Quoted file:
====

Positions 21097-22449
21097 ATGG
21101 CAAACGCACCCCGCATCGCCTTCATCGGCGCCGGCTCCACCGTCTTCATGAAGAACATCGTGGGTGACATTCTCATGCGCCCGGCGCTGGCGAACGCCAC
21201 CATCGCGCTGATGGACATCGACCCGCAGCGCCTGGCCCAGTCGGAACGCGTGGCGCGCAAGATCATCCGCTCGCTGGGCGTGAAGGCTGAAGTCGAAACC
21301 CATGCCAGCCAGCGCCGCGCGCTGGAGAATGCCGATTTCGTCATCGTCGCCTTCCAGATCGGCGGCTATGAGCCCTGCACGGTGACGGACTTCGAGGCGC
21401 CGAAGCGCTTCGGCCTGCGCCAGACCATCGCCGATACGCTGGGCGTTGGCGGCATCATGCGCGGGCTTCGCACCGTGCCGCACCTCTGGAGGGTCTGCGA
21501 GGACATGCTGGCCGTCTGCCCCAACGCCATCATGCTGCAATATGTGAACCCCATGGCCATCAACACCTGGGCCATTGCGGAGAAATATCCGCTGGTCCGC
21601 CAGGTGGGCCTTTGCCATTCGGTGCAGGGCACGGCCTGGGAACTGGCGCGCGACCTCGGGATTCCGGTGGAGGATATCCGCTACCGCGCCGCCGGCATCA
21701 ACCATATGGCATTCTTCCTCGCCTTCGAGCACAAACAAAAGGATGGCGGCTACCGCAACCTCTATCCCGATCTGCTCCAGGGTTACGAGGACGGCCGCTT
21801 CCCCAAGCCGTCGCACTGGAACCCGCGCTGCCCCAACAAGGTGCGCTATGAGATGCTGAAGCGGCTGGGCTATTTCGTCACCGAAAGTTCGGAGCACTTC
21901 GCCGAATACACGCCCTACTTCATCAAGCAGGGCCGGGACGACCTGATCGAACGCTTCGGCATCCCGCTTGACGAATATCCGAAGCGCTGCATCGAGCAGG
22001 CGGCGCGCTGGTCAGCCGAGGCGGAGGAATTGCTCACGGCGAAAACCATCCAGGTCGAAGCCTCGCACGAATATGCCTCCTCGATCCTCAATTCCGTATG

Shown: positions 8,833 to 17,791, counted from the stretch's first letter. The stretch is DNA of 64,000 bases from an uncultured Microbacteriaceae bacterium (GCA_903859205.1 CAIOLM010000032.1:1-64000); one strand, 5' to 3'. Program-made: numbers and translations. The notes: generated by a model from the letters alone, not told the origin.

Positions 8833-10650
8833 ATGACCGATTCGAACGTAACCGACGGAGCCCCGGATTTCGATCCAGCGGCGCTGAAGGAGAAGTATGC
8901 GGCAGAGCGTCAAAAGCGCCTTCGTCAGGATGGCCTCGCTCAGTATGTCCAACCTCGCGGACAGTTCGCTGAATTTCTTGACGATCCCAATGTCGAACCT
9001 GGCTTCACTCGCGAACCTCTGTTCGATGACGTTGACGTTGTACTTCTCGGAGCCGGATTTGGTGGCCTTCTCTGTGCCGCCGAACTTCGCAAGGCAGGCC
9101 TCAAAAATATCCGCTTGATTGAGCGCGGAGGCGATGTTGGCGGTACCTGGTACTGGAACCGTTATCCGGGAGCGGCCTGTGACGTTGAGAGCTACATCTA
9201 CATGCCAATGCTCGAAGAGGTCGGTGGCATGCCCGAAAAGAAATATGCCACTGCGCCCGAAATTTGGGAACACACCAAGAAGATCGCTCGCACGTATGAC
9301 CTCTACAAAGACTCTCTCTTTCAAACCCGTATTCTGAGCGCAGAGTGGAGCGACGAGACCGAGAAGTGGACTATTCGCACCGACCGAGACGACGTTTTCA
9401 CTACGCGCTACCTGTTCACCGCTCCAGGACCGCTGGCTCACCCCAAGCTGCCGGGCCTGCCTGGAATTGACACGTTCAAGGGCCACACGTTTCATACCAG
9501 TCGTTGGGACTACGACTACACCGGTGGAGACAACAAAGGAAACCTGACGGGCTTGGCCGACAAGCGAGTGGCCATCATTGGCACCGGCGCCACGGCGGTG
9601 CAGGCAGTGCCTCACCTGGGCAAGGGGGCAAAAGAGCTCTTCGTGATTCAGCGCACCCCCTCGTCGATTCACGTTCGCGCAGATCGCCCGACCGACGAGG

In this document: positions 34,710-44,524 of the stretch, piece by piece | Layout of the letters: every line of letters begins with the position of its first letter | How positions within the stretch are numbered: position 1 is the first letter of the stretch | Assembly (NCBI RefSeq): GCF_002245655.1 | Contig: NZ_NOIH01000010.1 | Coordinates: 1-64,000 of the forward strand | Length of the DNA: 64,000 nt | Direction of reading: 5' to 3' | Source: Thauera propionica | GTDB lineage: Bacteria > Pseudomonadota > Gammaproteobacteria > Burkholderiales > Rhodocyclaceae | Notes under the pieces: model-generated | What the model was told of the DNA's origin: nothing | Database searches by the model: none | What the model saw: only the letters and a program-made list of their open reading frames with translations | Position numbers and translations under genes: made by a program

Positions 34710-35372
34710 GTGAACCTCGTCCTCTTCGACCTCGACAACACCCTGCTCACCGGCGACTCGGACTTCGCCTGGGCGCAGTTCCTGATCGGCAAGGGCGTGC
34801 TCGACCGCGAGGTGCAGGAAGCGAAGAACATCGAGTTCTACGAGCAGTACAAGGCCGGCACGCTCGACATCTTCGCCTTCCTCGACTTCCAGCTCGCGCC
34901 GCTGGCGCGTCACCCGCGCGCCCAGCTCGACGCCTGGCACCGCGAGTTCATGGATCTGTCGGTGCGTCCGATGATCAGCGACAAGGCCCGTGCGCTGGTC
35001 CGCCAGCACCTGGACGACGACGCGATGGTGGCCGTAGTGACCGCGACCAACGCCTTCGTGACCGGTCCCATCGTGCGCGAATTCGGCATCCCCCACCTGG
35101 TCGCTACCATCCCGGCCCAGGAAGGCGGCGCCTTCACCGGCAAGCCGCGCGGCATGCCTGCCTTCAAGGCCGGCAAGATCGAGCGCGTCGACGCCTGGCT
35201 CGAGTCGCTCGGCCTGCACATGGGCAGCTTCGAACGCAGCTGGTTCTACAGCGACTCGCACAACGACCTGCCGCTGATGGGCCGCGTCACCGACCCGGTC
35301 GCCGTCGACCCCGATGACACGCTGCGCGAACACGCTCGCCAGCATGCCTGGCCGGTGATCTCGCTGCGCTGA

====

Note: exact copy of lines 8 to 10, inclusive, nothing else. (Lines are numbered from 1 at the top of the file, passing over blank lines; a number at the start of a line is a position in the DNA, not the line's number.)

21601 CAGGTGGGCCTTTGCCATTCGGTGCAGGGCACGGCCTGGGAACTGGCGCGCGACCTCGGGATTCCGGTGGAGGATATCCGCTACCGCGCCGCCGGCATCA
21701 ACCATATGGCATTCTTCCTCGCCTTCGAGCACAAACAAAAGGATGGCGGCTACCGCAACCTCTATCCCGATCTGCTCCAGGGTTACGAGGACGGCCGCTT
21801 CCCCAAGCCGTCGCACTGGAACCCGCGCTGCCCCAACAAGGTGCGCTATGAGATGCTGAAGCGGCTGGGCTATTTCGTCACCGAAAGTTCGGAGCACTTC